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Winchester Police Chief Won't Change Meth Rules

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NASHVILLE, Tenn. (AP) - A Tennessee police chief says he will continue to enforce a local ordinance controlling the sale of cold medicines used to make methamphetamine despite a ruling from the attorney general saying the state prohibits such laws.

Winchester Police Chief Dennis Young told The Chattanooga Times Free Press (http://bit.ly/1fk6e4T) on Tuesday that he thinks the city's ordinance is on solid ground.

"Our ordinance is in effect and it has not been challenged (in court), and as of right now we're leaving our ordinance in effect," Young said. "We have multiple legal opinions. ... Until we get challenged on this and it's adjudicated, it's the law of Winchester."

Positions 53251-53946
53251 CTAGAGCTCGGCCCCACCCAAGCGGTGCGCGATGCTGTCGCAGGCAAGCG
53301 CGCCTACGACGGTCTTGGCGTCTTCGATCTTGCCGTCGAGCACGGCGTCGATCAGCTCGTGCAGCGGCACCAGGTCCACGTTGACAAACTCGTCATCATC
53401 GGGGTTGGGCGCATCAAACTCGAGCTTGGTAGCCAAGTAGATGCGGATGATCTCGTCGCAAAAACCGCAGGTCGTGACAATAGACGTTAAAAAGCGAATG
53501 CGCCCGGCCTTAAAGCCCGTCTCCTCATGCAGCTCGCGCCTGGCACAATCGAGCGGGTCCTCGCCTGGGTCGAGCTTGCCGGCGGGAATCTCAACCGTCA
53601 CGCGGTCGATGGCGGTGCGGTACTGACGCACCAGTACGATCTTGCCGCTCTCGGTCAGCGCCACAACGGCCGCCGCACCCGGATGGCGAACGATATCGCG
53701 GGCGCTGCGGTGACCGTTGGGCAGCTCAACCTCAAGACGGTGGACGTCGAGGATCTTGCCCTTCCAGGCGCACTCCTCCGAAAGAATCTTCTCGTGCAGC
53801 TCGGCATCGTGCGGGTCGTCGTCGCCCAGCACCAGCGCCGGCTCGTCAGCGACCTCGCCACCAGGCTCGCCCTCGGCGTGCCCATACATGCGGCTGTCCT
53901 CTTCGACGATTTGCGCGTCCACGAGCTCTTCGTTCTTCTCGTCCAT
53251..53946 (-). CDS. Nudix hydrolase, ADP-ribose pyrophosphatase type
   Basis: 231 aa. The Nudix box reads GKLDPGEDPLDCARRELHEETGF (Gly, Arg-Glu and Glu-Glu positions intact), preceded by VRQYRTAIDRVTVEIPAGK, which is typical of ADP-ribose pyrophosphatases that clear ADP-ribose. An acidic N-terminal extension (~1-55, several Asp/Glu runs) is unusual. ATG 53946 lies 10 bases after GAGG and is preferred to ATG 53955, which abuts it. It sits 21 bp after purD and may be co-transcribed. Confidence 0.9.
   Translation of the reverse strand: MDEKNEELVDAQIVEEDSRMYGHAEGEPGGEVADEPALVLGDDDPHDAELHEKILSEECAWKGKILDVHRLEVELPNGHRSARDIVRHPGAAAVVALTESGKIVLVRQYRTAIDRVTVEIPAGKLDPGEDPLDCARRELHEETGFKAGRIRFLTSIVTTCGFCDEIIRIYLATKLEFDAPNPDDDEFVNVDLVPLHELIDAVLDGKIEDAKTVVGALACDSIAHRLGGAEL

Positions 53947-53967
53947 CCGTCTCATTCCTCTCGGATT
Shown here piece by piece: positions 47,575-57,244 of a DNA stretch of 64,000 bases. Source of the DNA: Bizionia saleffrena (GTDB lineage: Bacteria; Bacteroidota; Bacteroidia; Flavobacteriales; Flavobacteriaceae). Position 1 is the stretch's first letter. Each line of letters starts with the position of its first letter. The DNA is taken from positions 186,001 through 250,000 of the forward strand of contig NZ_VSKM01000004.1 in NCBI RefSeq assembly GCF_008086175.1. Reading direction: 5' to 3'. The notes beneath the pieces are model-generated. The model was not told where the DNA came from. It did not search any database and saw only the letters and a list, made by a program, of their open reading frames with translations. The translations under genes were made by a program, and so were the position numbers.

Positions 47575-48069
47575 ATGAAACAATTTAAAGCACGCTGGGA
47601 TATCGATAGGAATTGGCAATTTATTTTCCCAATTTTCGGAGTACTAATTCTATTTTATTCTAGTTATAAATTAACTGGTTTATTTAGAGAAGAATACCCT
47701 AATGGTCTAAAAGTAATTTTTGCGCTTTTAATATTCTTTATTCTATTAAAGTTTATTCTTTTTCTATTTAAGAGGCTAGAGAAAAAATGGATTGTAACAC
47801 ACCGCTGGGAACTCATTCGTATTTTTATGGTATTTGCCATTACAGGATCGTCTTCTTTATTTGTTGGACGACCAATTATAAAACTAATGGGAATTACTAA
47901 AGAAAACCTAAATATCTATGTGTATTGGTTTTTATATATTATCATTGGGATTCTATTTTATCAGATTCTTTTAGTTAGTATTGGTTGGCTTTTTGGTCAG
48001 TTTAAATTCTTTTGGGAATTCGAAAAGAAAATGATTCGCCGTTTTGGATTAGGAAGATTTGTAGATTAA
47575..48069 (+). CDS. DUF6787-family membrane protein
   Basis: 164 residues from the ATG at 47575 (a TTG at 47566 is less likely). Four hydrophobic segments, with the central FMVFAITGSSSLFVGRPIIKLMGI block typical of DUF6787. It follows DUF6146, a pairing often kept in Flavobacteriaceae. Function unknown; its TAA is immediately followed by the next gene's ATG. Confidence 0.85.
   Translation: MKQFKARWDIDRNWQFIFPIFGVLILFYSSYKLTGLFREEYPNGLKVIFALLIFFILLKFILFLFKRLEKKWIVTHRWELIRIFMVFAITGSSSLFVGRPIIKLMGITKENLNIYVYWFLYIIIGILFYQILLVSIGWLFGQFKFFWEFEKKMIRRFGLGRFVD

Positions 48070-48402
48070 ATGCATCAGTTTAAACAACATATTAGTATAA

His statement came after state Attorney General Bob Cooper issued a legal opinion Tuesday that says Tennessee law prohibits cities and counties from enacting such ordinances.

The legal opinion comes as several municipalities have passed laws requiring a doctor's prescription to buy pseudoephedrine-based cold medicines in hopes of cracking down on meth production.

Cooper said in his opinion that the General Assembly's intent has been for statewide rules enforcing meth precursors.

Young has been spearheading efforts to enact local ordinances around the state. Those efforts have been criticized by several local government groups and by drug companies that make cold medicine.

At least 18 municipalities have passed ordinances since June in an effort to combat meth abuse.

"It's been very successful," Young said of the Winchester ordinance, adding that police have seen a 70 percent drop in meth production labs since it was enacted.

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